Sunday, 24 February 2013

The dimming of a day

Many thanks to my lovely friend Frances for the modern parable attached here. At the dimming of a day fraught with petty irritations and draining board disasters, this found me a decent reason to cry. 
Our lives are made up of so many little joys and sadnesses; meaningless dots to others who may not take the time to join them up as they chase other invisible patterns. Inevitably, the dots become fewer for us all; one tiny, random act of kindness can give meaning to someone's bigger picture. It may even help get you round your own page.
I've been listening to Mary Black's cover of "The Dimming of the Day" a lot recently as my own old house splutters more leaks, creaks and cracks; it seems to sit very gently here.

The Cab Ride - 
an awesome reminder of why we're here. 
"I arrived at the address and honked the horn. After waiting a few minutes I walked to the door and knocked.
'Just a minute', answered a frail, elderly voice. I could hear something being dragged across the floor.
After a long pause, the door opened. A small woman in her nineties stood before me. She was wearing a print dress and a pillbox hat with a veil pinned on it; like somebody out of a 1940's movie. By her side was a small nylon suitcase.
The apartment looked as if no-one had lived in it for years. All the furniture was covered with sheets. There were no clocks on the walls, no knick-knacks or utensils on the counters. In the corner was a cardboard box filled with photos and glassware.
'Would you please carry my bag out to the car?' she said.
I took the suitcase to the cab, then returned to assist the old lady.
She took my arm and we walked out slowly toward the cab. She kept thanking me for my kindness.
'It's nothing,' I told her,
'I just try to treat my passengers the way I would want my mother to be treated'.
'Oh, you're a good boy' she said.
When we got in the cab, she gave me an address and then asked: 'Could you drive through downtown?'
'It's not the shortest way,' I answered quickly.
'Oh, I don't mind,' she said, 'I'm in no hurry. I'm on my way to a hospice.'
I looked in the rear-view mirror. Her eyes were glistening.
'I don't have any family left,' she continued softly, 'I know I don't have very long.'
I quietly reached over and switched the meter off.
For the next two hours, we drove through the city. She showed me the building where she had once worked as an elevator operator. We drove through the neighborhood where she and her husband had lived, when they were newlyweds.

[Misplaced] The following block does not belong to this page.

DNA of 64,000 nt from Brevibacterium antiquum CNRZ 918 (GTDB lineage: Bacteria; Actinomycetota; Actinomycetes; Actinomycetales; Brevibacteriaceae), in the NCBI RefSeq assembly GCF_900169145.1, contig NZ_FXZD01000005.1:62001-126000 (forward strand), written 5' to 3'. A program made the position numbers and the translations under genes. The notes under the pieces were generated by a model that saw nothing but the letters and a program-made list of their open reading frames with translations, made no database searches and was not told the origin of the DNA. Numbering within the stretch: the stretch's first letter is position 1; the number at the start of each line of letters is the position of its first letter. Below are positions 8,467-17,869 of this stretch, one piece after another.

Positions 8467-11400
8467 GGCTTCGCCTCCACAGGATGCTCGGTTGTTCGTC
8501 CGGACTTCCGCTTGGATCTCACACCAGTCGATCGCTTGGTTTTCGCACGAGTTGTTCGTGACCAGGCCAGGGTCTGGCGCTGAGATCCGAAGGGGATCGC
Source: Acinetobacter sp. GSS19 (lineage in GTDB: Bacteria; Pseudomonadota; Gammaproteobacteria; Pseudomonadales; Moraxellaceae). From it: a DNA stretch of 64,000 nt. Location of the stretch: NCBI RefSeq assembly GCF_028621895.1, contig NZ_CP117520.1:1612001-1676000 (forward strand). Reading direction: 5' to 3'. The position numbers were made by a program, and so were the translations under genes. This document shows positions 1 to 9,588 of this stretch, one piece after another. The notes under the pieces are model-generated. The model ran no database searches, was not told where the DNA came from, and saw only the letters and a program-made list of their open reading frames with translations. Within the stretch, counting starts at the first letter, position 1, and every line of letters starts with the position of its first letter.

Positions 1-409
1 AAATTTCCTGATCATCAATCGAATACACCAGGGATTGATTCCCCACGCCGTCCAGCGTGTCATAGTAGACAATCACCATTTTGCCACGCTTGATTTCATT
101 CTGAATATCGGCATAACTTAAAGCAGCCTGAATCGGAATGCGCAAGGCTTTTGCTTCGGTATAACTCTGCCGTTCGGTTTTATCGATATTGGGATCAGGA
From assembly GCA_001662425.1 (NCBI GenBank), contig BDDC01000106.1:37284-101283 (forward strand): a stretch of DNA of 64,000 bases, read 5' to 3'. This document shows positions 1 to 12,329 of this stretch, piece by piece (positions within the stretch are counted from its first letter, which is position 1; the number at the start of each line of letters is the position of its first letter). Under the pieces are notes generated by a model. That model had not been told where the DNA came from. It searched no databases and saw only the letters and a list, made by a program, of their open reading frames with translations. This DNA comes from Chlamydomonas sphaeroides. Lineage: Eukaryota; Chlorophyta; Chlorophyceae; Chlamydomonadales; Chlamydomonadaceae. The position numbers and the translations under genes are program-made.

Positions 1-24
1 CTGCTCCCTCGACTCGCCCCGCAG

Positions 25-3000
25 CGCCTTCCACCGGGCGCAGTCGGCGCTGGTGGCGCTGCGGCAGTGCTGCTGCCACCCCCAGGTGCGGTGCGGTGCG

She had me pull up in front of a furniture warehouse that had once been a ballroom where she danced when she was a girl. Sometimes, she'd ask me to slow down at a particular building or corner, and then stared into the darkness, saying nothing.
As the first hint of sun was creasing the horizon, she suddenly said: 'I'm tired. Let's go now.'
We drove in silence to the address she had given me.
It was a low building, a small convalescent home. Two orderlies came out to the cab as soon as we pulled up. They must have been expecting her.
I took the one small suitcase to the door. The woman was already seated in a wheelchair.
'How much do I owe you?' she asked, reaching into her purse.
'You have to make a living,' she said.
'There are other passengers,' I responded.
Almost without thinking, I bent to give her a hug. She held onto me tightly.
'You gave an old woman a little moment of joy,' she said, 'Thank you.'
I squeezed her hand, and then walked into the dimming light. Behind me, a door shut. 
It was the sound of the closing of a life.
I didn't pick up any more passengers that shift. For the rest of that day, I could hardly talk.
What if I had refused to take the run, or had honked once, then driven away?
I don't think that I have done anything more important in my life.
We're conditioned to think that our lives revolve around great moments. But great moments often catch us unaware; beautifully wrapped in what others may consider a small one. 

People may not remember exactly what it was you did or what you said - but they will always remember how you made them feel." 

"The Dimming of the Day" Mary Black 


  1. Thanks Gisele, got a great lump in my throat now {{Hugs}} xxx

    1. Thanks Chrissie - to someone who always joins up the dots for people xxx

  2. Thank you for a wonderful story Gigi.

    I hope and pray you have a wonderful week.

    God bless.

    1. Thanks Victor - you too. In fact, have a kind and wonderful year! God bless x